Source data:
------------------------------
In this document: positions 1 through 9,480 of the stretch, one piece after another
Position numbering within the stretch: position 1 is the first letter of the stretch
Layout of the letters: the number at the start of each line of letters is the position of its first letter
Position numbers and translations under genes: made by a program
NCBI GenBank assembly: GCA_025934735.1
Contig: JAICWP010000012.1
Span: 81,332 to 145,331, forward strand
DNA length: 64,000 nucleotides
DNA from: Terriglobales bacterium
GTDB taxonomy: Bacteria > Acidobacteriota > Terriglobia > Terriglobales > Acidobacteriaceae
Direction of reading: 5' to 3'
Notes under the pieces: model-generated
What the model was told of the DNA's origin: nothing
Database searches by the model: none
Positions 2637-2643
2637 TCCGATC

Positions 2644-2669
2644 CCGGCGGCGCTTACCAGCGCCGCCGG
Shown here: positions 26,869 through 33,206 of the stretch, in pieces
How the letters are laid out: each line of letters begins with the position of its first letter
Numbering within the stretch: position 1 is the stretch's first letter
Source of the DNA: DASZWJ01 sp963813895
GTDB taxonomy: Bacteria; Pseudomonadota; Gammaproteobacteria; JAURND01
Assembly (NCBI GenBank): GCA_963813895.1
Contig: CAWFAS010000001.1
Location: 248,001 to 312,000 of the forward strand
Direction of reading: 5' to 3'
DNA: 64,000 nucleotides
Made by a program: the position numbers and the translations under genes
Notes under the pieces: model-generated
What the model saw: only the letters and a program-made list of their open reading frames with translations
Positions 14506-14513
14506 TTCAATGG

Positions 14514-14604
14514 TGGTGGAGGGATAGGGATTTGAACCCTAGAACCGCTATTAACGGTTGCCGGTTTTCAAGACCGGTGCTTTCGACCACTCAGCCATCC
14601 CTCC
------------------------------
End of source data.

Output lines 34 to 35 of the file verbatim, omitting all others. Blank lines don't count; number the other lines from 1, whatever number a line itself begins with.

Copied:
Positions 14514-14604
14514 TGGTGGAGGGATAGGGATTTGAACCCTAGAACCGCTATTAACGGTTGCCGGTTTTCAAGACCGGTGCTTTCGACCACTCAGCCATCC